Is Christmas Getting Too Commercial?

Christmas is just around the corner, and with the rapid purchasing of gifts and the momentous decorations on each house, it begs the question – is Christmas getting too commercialized?

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Chloe Gee

Online or in person, Christmas shopping takes a huge cut of the average Americans’ budget.

Logan Gee, Reporter

Christmastime in nature doesn’t come with no expenses. Gifts have to be purchased and trees are often purchased from stores, but there’s a point in which it becomes questionable. Companies often manipulate this time of year because of the indescribable number of shoppers that this time of year invites. Monumental sales, such as the yearly Black Friday soon after Thanksgiving especially entices shoppers looking to get a good deal on Christmas gifts. 

“It’s absolutely ridiculous how much money people go out and spend on something that was supposed to be a single day of celebrating being together with family,” Nicholas Swaringam (21) said.

How much does the average American consumer spend on Christmas, though? Gallup pollster statistics in 2019 have US consumers planning to spend an average of 942 dollars on gifts, and more than one-third say their gifts will reach above a thousand dollars, resulting in one trillion dollars being spent solely on gifts. This, however, does not account for other purchases such as lights and ornaments. 

“Commercials that have not changed from COVID and honestly are recycled from last year for a world where income is tighter and going out is near forbidden,” Travis Wimberly (22) said.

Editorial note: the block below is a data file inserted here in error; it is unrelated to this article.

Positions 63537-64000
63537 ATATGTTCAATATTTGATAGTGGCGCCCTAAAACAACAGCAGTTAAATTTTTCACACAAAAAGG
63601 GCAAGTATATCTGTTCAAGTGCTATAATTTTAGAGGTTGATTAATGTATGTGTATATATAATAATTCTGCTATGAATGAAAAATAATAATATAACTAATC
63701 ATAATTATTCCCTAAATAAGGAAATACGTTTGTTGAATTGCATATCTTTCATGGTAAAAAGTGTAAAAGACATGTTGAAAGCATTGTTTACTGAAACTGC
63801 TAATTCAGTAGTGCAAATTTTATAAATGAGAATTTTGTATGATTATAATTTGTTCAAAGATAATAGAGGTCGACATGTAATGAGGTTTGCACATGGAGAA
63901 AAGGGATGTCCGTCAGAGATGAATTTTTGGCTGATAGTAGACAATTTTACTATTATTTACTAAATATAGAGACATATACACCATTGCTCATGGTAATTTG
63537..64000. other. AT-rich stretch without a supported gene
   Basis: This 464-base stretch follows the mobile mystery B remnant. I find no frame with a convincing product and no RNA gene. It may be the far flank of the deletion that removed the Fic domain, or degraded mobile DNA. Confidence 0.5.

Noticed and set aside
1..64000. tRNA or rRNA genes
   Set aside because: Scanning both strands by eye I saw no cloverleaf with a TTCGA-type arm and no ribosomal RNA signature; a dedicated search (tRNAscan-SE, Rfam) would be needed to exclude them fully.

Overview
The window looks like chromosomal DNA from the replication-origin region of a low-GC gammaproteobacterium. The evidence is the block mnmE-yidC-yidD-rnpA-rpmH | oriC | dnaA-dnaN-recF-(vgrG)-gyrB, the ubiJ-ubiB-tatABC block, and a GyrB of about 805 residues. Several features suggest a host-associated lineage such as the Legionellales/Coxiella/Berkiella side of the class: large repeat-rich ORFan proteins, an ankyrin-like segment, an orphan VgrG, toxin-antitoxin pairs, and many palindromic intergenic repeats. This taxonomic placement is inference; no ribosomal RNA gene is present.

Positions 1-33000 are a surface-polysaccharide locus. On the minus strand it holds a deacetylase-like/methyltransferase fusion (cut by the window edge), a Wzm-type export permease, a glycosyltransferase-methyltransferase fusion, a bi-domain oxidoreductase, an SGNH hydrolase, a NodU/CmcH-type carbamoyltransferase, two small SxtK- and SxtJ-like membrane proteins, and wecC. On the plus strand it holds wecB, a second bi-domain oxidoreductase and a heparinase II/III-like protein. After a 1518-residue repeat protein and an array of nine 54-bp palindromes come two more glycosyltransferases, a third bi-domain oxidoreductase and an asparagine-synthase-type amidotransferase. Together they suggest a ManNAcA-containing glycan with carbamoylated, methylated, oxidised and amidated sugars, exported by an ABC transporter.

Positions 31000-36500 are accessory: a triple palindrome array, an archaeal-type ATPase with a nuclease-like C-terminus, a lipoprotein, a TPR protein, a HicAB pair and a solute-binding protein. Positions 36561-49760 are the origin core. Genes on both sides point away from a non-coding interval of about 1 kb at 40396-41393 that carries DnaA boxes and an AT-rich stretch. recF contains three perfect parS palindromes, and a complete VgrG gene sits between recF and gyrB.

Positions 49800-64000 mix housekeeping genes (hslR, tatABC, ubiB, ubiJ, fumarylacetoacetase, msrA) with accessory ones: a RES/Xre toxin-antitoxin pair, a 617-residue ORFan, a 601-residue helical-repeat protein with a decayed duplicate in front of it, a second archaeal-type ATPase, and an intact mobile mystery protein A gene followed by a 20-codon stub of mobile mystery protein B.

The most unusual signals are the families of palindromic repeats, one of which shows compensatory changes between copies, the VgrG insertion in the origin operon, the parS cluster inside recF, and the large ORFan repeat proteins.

This year particularly presents a unique problem, as well as an opportunity, for online retailers. With plummeting temperatures and a pandemic spreading, online shopping has become especially appealing to many looking to safely shop for their Christmas gifts. 

Optinmonster statistics show that the global online shopping market is expected to hit 4 trillion in 2020, and the US alone is expected to have 300 million online shoppers in 2023. The online shopping market is tremendous, and due to the no-contact services with some that swiftly and nonchalantly deliver gifts, entices more and more people to turn to online shopping and feed into the commercialized nature of this holiday.

“The reason why Christmas became popular in the US was through ruthless advertising.  Sort of ironic,” Wyatt Brewer (21) said.

Christmas is, in nature, a time to spend with family and friends. Many companies, however, turn to hungry shoppers who are eager to justify spending outrageous amounts of cash in the name of the holiday. While there’s nothing wrong with wanting to get something nice for someone, keep in mind that there’s a limit, and take to heart that Christmas is a time to spend time with loved ones, not to spend money mindlessly.

 

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